- #1

phys_student1

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I find my professor doing this a lot of times, here is it:

∫{ ∂(f[x])/∂x } dx = ∫d(f[x])

How is that possible?

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- Thread starter phys_student1
- Start date

In summary, the professor is taking the derivative of a function and turning it into an integral by using the 'antiderivative' or integral operator. This is possible because integration is the inverse of differentiation and vice versa.

- #1

phys_student1

- 106

- 0

I find my professor doing this a lot of times, here is it:

∫{ ∂(f[x])/∂x } dx = ∫d(f[x])

How is that possible?

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- #2

bigfooted

Gold Member

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Suppose you have a function f(x).

Take the derivative of the function: d/dx(f(x)) = df(x)/dx.

By taking the 'antiderivative' or the integral, you end up with f(x) again, which is exactly what your professor is doing.

For the rest, there is not really a difference between a partial and an ordinary differentiation operator, except that the ordinary differentiation just means that there is only one independent variable x, and with partial differentiation you can have more.

- #3

phys_student1

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That's exactly my question. You see, the idea of having a partial derivative in itself means

that f is not only a function of (x) but also of another variable.

That's why I am wondering how that operator was changed to ordinary derivative.

Is it possibly because only in this integral we are interested in f as a function of x only, and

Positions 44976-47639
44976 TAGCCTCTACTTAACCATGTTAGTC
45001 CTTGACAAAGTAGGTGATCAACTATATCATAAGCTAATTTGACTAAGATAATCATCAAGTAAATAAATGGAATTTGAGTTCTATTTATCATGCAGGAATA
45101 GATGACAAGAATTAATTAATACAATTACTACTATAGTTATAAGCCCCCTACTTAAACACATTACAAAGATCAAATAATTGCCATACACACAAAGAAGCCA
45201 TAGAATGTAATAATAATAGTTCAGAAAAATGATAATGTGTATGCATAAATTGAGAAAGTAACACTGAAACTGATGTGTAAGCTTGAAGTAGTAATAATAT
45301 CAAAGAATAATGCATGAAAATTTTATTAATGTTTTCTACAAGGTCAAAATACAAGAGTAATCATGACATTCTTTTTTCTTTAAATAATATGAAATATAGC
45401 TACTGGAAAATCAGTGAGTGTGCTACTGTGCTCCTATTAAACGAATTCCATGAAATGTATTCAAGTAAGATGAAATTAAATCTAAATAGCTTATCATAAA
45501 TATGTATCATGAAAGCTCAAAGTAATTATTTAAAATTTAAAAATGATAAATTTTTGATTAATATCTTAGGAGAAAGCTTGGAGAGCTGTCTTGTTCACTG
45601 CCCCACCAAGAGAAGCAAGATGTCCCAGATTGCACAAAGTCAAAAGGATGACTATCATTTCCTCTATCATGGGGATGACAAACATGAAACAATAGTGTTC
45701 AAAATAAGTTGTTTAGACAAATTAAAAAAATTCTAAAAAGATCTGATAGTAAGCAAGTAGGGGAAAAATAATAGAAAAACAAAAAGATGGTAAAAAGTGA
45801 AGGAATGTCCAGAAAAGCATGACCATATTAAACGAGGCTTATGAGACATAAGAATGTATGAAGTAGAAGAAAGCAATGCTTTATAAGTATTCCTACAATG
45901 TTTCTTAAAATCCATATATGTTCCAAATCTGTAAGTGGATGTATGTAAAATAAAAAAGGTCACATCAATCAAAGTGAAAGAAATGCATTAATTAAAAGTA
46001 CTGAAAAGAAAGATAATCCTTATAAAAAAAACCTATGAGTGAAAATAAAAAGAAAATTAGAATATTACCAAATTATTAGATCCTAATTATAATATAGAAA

for that reason we can, only here, change the partial to ordinary derivative ?

- #4

HallsofIvy

Science Advisor

Homework Helper

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[tex]\int \frac{\partial f(x,y,z,...)}{\partial x}dx= \int df(x,y,z,...)[/tex]

follows from

[tex]\int \frac{df}{dx}dx= \int df[/tex]

for functions of a single variable.

- #5

phys_student1

- 106

- 0

HallsofIvy said:

[tex]\int \frac{\partial f(x,y,z,...)}{\partial x}dx= \int df(x,y,z,...)[/tex]

follows from

[tex]\int \frac{df}{dx}dx= \int df[/tex]

for functions of a single variable.

Thanks,

So, because we are interested only in x, then the partial, in this case, is equivalent to the ordinary derivative, hence the change.

Thanks everyone for your help, appreciated :)

The process of converting partial derivative to ordinary in an integral involves integrating a function with respect to one variable while treating all other variables as constants. This allows us to find the relationship between the variables and determine how changes in one variable affect the function.

Converting partial derivative to ordinary in an integral is necessary because it allows us to evaluate how a function changes with respect to one variable, while keeping all other variables constant. It also helps us to solve problems involving multiple variables and understand the relationship between them.

A partial derivative measures the rate of change of a function with respect to one of its variables, while treating all other variables as constants. An ordinary derivative, on the other hand, measures the rate of change of a function with respect to a single variable.

To convert a partial derivative to an ordinary derivative in an integral, we simply integrate the function with respect to the specified variable, while treating all other variables as constants. This allows us to eliminate the partial derivative and evaluate the integral using standard integration techniques.

We would need to convert a partial derivative to an ordinary derivative in an integral when solving problems involving multiple variables, such as optimization or finding the relationship between variables. This process is also commonly used in physics and engineering to analyze how changes in one variable affect a system.

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